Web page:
Gordon Green?

Yesterday’s speech by Gordon Brown was his first on environmental issues since becoming Prime Minister. The main points were his commitment to the carbon bill which he inherited, and to the UK meeting its share of the EU target to generate 20% of Europe’s power from renewable sources by 2020.

As expected the speech was full of platitudes to vision, and the penchant for declaring the UK to be at the forefront of the “fourth technological revolution”, London to be the self-evident centre for global carbon trading, and calling on Johnny Foreigner to jolly well catch up (which may be seen to be good for domestic politics, although goodness knows why, but must rankle with everyone else). Equally the speech was short on any immediate policy shifts or practical steps.

But this is not to deny the significance of the carbon bill. The first draft was published in March 2007, and was introduced to Parliament on November 14th 2007 following parliamentary and public consultations. When passed the law would aim to make the UK a low-carbon based economy. The draft bill includes a timetable for mandatory cuts in targeted greenhouse gas emissions, based upon binding domestic carbon reduction targets, 5-yearly carbon budgets, and annual progress reports to Parliament. The longer-term target is a 60% reduction – based on 1990 levels – in carbon emissions by 2050, and the more immediate target (described rightly by Polly Toynbee in The Guardian as “eye-wateringly tight”) for a reduction of between 26-32% by 2020.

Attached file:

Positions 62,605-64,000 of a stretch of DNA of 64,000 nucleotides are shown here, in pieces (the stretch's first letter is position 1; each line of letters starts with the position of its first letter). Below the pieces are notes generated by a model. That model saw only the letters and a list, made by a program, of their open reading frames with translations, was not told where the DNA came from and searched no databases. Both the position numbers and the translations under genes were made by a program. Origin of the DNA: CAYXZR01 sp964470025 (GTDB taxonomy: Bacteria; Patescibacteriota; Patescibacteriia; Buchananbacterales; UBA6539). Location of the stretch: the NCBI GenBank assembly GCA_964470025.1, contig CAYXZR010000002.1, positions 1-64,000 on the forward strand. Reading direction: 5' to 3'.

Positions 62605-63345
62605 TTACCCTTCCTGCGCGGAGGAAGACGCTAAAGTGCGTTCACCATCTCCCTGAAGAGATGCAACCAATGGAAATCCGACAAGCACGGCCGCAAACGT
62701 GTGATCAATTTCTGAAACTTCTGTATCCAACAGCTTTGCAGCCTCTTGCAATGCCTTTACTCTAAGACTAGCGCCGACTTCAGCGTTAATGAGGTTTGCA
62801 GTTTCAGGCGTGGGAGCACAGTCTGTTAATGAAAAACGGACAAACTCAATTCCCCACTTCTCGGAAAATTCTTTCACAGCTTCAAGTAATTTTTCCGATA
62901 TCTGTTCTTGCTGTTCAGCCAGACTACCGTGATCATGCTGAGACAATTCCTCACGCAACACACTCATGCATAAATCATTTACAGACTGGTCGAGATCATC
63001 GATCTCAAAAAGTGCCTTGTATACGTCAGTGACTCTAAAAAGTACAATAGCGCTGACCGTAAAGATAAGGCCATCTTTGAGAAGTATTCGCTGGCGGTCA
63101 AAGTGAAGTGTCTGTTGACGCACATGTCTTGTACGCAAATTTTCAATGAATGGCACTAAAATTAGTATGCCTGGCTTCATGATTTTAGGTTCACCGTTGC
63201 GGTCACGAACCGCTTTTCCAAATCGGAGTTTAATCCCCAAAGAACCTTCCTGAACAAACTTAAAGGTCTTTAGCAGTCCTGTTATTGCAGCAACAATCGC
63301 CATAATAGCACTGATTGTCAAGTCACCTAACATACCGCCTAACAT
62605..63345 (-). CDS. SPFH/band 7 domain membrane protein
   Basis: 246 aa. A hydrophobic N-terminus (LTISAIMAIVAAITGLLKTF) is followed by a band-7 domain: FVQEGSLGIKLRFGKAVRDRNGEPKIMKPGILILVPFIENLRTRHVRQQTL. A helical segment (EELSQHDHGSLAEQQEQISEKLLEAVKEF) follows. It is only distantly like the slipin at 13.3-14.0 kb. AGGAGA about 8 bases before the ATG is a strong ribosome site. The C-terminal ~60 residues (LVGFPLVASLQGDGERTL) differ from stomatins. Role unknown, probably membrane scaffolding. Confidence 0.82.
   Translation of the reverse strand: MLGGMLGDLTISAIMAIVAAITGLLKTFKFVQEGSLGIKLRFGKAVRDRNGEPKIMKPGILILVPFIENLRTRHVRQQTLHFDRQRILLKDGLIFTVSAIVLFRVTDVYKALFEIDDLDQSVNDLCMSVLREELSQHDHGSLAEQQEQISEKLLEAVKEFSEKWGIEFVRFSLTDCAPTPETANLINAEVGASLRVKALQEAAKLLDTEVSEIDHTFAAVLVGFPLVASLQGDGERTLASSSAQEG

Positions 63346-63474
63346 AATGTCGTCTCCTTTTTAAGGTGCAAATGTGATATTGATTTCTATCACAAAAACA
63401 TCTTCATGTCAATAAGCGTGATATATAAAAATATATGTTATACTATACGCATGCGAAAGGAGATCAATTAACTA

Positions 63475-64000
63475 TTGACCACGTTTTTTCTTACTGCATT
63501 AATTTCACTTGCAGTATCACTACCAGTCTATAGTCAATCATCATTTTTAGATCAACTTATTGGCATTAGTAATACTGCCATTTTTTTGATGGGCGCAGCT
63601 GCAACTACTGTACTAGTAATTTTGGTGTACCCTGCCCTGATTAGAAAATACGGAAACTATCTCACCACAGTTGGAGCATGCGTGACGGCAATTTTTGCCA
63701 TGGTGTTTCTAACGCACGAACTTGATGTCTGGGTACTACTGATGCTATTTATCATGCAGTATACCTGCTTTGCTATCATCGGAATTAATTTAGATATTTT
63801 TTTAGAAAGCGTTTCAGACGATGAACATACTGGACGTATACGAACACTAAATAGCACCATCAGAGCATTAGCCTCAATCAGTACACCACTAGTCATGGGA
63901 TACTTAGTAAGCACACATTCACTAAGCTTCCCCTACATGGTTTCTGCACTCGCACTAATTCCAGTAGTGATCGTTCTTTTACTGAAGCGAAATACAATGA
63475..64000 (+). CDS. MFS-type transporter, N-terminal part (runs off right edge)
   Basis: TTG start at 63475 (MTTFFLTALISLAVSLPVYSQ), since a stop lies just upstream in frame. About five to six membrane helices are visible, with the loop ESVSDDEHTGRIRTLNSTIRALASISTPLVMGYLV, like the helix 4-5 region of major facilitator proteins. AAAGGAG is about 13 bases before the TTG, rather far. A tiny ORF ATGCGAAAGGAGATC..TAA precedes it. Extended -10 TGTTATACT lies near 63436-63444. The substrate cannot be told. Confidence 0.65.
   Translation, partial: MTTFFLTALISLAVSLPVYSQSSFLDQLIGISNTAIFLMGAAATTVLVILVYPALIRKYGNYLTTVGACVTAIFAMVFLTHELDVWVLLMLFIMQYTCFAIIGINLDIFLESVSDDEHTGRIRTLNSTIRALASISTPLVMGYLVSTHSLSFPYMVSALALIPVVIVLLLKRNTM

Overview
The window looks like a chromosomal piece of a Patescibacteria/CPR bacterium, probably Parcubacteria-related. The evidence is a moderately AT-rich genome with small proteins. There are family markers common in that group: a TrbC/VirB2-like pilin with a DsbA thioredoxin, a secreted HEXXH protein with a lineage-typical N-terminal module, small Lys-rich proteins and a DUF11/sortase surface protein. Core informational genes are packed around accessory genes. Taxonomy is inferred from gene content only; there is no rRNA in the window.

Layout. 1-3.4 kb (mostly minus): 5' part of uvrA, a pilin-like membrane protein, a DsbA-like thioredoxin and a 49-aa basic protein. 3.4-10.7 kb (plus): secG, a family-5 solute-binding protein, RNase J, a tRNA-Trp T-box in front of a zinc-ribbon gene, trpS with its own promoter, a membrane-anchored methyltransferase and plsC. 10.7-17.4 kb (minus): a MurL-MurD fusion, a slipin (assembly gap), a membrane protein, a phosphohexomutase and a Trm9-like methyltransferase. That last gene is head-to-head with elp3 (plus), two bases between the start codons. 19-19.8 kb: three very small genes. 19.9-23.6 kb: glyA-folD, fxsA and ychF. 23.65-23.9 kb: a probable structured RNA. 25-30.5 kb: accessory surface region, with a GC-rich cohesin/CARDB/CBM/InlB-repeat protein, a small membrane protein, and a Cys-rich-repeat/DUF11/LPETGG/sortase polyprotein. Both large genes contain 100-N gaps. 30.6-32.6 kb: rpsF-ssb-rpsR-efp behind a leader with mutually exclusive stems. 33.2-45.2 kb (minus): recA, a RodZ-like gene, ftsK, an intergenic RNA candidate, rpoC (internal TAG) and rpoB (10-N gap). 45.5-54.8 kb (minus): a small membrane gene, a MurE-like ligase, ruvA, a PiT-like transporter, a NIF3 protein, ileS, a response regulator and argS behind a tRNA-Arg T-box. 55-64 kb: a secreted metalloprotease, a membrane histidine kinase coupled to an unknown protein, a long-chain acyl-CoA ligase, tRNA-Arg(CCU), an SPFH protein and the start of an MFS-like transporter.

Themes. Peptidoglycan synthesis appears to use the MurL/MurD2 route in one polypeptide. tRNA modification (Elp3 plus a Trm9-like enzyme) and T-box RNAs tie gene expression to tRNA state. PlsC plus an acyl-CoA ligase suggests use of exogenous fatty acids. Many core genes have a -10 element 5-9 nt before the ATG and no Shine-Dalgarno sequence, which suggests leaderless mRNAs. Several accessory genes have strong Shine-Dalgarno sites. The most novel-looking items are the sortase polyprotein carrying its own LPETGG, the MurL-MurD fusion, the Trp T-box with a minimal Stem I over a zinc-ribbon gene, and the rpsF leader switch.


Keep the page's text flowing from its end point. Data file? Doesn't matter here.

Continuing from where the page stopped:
How is this to be achieved? There are two main elements – pace the Stern Report – technology and pricing: energy efficiency will be important (if backed for example by mandatory emission targets for vehicles, power stations, etc.), changing the energy mix (hence the emphasis on renewable sources and recycling, but the nuclear option remains one of the elephants in the room), and carbon pricing.

Carbon emissions trading, such as the EU Emissions Trading Scheme, is essentially a business carbon tax (without the public revenues). The big political decision will be to extend such schemes (tradable energy quotas) to individual carbon allowances (i.e.rationing) for the consumption of the main types of fossil fuel (electricity, gas, petrol, flying), and to substitute green consumer taxes for VAT and income taxes. Those with lower emissions could trade the unused part of their personal carbon credit – which could have a income redistribution effect (if this income is not taxed… ), a concept flagged by David Milliband, the then Environment Minister.

The bill’s targets are UK-based, but at present the bill also includes the provision that emission reductions “purchased overseas” may be counted towards UK targets (Schedule 2 Trading Schemes Part 1, 11 (1) (b): “units under any other trading scheme … relating to greenhouse gas emissions”) which leaves the door wide open for forestry.

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